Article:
"I can communicate with the Master by carefully controlled breaking of wind." "Could I be tied to a different chair?"
IN THIS ONE... Steven Moffat's first Who work, a comedy sketch starring Rowan Atkinson (and others) as the Doctor.
REVIEW: At times, this Doctor Who parody could almost be the real thing. And not just because Steven Moffat wrote, a lot of it HAS become the real thing. The Doctor in love with his companion. The Doctor getting MARRIED. Farting aliens. The timey-wimey, paradoxal duel found expression in a number of Moffat episodes, and the move, counter-move style of confrontation was mirrored in Let's Kill Hitler. A reference to the Doctor being Father Christmas (very Moffat, that). Even the Doctors themselves are kind of like the actual incarnations of the same number. 9th (Rowan Atkinson), an older man the companion is nonetheless attracted to. 10th (Richard E. Grant), prettier than his previous self and knows it (AND licks things). 11th (Jim Broadbent), shy and awkward around girls. See what I mean? Of course, if Peter Capaldi's Doctor is anything like Hugh Grant's, I'll eat my fez. And of course, the fact that some of these elements, previously played for laughs, actually showed up in New Who script, is what made a lot of us believe Moffat would eventually turn the Doctor into a woman, Joanna Lumley or no Joanna Lumley.
So yes, The Curse of Fatal Death is interesting because its writer eventually went on to write (and run) Doctor Who proper. But it was probably no more influential on Russell T Davies than the TV Movie, which also featured a romantic Doctor. In fact, the start of the story makes us believe it MIGHT be Paul McGann we're seeing from the back. It even uses the 8th Doctor's opening sequence for its vortex, along with the more iconic 4th Doctor opening credits sequence (sans face), and in the final moments, some 5th Doctor-era music cues. But it's not McGann, it's Atkinson who, within seconds, makes me believe he could have been a great Doctor in a proper series reboot, adding a third iconic British role to his C.V. He's great, and isn't particularly sending it up, despite the cheeky references to the show and all the scatological humor. He gets a great duel with the Master (played as a redundant fool by Jonathan Pryce, who's still way better than Ainsley and Roberts), and I love his reaction to seeing the Daleks ("How're things?"). Julia Sawalha's Emma reminds me of Jo Grant, for some reason. Wonder what that says about everyone involved. She's good too, though not a showcase part.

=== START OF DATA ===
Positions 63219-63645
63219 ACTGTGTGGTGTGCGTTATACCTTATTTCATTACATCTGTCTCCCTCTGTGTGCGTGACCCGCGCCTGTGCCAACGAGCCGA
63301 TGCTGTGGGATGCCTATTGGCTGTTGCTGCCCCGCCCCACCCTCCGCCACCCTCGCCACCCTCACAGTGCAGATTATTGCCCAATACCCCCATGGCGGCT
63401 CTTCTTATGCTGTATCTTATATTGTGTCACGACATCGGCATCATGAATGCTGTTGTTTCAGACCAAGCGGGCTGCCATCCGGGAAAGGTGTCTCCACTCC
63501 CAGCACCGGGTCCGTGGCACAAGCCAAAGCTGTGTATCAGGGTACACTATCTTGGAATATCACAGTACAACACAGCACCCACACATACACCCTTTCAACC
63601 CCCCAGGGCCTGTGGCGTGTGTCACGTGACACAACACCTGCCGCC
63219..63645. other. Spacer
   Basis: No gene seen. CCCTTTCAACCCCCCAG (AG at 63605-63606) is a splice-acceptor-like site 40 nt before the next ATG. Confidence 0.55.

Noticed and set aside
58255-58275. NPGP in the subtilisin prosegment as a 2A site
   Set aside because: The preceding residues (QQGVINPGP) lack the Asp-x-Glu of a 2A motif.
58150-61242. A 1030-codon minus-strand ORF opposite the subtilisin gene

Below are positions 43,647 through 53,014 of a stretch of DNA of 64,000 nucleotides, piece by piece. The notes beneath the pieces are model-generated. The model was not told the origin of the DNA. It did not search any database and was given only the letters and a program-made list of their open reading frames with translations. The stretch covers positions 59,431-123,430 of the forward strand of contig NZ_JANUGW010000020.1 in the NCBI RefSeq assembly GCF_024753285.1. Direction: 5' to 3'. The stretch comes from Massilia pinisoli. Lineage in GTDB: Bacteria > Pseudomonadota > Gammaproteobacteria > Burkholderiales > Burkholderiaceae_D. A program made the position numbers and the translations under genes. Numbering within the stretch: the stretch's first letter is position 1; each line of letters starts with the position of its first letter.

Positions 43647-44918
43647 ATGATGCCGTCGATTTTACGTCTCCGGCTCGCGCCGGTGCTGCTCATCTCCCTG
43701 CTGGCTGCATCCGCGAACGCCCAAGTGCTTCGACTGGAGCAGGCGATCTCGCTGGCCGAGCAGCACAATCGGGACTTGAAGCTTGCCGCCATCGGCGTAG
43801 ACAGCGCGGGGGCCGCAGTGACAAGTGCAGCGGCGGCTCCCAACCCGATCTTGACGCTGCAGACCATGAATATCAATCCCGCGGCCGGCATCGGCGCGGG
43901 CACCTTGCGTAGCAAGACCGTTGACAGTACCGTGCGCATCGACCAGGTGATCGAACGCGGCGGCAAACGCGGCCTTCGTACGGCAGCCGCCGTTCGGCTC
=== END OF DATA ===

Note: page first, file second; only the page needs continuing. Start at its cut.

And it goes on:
But is it funny? I'd say it's amusing, and it's clever, but not laugh-out-loud funny. It's at its best when playing with Doctor Who's toys and doing things the real show hardly ever (or outright never) dared do. The Doctor and the Master using paradoxes to outdo each other. The Doctor regenerating four times in the space of a few minutes. That sort of thing. And the actors are generally charming and get some good lines. I'm not a very big fan of the episode's obsession with bodily functions, the Master spitting out crap perhaps a step too far, but your mileage may vary. Between that and the cheap plastic sets, we're not really allowed to forget this is a parody (though there is a rather good model shot in there), but some would call it more Who than the TVM. If you can see how, all I can say is "I'll explain later".
SECOND OPINIONS: In the Fall of 2008, I discussed the merits of each of this story's Doctors in Doctor Who's Fatal Quickies.
REWATCHABILITY: Medium-High - It's fun AND it informs what comes later. Worth it for the latter, but not a chore thanks to the former.